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Am J Trop Med Hyg. 2016 Mar;94(3):537-43. doi: 10.4269/ajtmh.15-0496. Epub 2016 Jan 11.

Clinical and Environmental Surveillance for Vibrio cholerae in Resource Constrained Areas: Application During a 1-Year Surveillance in the Far North Region of Cameroon.

Author information

1
Johns Hopkins University Bloomberg School of Public Health, Baltimore, Maryland; Department of Biomedical Sciences, University of Dschang, Dschang, Cameroon; Meilleur Accès aux Soins de Santé (M.A. SANTE), Yaoundé, Cameroon; Clinical Research Unit, Division of Health Operations Research, Ministry of Public Health, Yaoundé, Cameroon adebes1@jhu.edu.
2
Johns Hopkins University Bloomberg School of Public Health, Baltimore, Maryland; Department of Biomedical Sciences, University of Dschang, Dschang, Cameroon; Meilleur Accès aux Soins de Santé (M.A. SANTE), Yaoundé, Cameroon; Clinical Research Unit, Division of Health Operations Research, Ministry of Public Health, Yaoundé, Cameroon.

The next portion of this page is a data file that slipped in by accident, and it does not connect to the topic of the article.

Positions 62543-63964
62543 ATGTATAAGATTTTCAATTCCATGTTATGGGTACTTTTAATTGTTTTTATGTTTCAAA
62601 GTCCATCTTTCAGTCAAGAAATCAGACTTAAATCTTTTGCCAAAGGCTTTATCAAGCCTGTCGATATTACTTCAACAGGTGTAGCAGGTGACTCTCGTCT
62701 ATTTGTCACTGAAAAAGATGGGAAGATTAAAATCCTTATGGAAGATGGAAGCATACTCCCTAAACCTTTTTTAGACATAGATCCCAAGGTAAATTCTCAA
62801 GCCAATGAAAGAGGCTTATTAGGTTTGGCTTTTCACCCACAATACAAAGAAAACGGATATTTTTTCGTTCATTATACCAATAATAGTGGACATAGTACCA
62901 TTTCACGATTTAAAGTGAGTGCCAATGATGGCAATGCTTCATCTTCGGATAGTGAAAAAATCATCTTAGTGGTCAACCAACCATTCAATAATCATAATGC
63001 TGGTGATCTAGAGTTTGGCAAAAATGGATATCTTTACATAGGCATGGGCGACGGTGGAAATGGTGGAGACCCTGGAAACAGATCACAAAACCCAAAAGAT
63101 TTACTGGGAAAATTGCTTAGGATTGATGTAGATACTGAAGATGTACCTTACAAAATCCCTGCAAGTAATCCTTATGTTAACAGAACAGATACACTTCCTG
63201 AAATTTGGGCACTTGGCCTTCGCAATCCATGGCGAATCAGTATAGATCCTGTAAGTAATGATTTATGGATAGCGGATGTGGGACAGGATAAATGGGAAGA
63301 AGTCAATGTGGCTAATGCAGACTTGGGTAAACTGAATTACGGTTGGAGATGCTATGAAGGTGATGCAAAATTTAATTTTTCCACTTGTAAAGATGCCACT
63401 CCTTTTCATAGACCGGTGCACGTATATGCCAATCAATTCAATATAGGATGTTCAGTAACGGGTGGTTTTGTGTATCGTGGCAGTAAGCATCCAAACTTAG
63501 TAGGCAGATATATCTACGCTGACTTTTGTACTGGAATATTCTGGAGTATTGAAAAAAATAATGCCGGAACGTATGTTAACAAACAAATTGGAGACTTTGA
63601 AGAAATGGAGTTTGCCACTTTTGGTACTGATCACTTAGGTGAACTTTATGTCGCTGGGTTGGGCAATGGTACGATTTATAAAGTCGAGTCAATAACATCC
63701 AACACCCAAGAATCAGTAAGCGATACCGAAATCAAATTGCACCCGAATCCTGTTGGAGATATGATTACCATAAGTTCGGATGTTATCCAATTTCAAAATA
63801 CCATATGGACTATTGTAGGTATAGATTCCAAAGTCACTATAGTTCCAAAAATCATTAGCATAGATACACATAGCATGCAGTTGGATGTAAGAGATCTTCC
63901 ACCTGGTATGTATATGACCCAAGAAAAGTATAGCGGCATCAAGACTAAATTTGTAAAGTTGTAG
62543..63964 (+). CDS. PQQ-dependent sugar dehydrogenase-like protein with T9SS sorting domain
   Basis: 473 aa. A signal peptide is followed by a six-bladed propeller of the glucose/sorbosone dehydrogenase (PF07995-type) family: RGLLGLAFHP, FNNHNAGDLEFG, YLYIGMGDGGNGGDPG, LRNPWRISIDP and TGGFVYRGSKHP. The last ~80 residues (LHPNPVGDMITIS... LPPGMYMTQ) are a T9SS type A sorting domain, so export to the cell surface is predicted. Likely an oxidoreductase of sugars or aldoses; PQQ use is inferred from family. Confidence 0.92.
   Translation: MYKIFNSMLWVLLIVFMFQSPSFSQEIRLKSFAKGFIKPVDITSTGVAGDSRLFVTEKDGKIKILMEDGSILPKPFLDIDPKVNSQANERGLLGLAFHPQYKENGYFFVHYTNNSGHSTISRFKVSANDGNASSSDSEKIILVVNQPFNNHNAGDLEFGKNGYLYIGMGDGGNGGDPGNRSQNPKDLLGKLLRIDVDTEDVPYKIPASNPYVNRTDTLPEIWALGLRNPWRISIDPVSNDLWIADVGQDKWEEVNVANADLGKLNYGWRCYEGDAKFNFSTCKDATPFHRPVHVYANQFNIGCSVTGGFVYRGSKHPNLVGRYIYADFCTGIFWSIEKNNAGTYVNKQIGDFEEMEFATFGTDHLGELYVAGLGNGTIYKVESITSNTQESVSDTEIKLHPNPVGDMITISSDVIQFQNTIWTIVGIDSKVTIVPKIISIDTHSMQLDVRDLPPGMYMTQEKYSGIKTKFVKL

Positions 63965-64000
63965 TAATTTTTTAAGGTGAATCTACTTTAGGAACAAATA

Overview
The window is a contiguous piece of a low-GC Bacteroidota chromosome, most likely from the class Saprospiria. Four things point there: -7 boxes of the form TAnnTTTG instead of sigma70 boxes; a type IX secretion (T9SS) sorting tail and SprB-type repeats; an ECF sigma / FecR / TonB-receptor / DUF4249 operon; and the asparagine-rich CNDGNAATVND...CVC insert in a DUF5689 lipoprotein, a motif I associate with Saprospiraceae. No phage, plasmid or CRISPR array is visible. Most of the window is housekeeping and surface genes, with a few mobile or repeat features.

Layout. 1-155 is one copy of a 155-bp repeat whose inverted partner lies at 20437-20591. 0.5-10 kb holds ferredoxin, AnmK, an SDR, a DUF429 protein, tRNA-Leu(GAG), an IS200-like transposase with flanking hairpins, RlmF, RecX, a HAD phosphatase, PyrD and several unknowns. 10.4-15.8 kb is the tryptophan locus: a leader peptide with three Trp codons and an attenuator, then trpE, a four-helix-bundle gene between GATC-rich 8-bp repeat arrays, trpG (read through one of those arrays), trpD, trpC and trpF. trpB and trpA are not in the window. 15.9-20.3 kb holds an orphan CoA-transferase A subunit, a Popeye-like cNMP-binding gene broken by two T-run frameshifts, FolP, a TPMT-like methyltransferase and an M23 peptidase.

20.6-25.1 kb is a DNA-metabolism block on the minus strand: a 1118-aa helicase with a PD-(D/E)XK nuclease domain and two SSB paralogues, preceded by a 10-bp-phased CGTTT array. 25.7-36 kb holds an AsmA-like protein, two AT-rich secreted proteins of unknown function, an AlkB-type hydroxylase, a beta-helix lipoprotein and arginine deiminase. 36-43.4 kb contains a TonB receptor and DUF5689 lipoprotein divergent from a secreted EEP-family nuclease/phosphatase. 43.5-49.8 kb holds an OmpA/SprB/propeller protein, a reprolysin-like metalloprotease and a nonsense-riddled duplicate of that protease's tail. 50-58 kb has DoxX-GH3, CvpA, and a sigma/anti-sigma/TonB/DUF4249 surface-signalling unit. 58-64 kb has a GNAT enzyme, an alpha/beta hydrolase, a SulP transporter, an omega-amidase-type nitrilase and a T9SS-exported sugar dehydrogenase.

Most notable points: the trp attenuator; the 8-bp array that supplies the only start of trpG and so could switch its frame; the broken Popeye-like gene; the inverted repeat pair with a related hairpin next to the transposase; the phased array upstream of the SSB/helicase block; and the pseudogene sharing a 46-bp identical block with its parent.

Abstract

Biological confirmation of the presence of Vibrio cholerae in clinical and environmental samples is often constrained due to resource- and labor-intensive gold standard methods. To develop low-cost, simple, and sustainable surveillance techniques, we modified previously published specimen sampling and culture techniques and applied the use of enriched dipstick testing in conjunction with the use of filter paper for DNA specimen preservation during clinical and environmental surveillance in the Far North of Cameroon from August 2013 to October 2014. The enriched dipstick methodology during routine use in a remote setting demonstrated a specificity of 99.8% compared with polymerase chain reaction (PCR). The novel application of filter paper as a preservation method for cholera DNA specimens reduced the need for cold chain storage and allowed for PCR characterization and confirmation of V. cholerae. The application of basic technologies such as the enriched dipstick, the use of simplified gauze filtration for environmental sample collection, and the use of filter paper for sample preservation enabled early case identification with reduced logistics and supply cost while reporting minimal false-positive results. Simplified laboratory and epidemiological methodologies can improve the feasibility of cholera surveillance in rural and resource-constrained areas, facilitating early case detection and rapid response implementation.

PMID:
26755564
PMCID:
PMC4775888
DOI:
10.4269/ajtmh.15-0496
[Indexed for MEDLINE]
Free PMC Article

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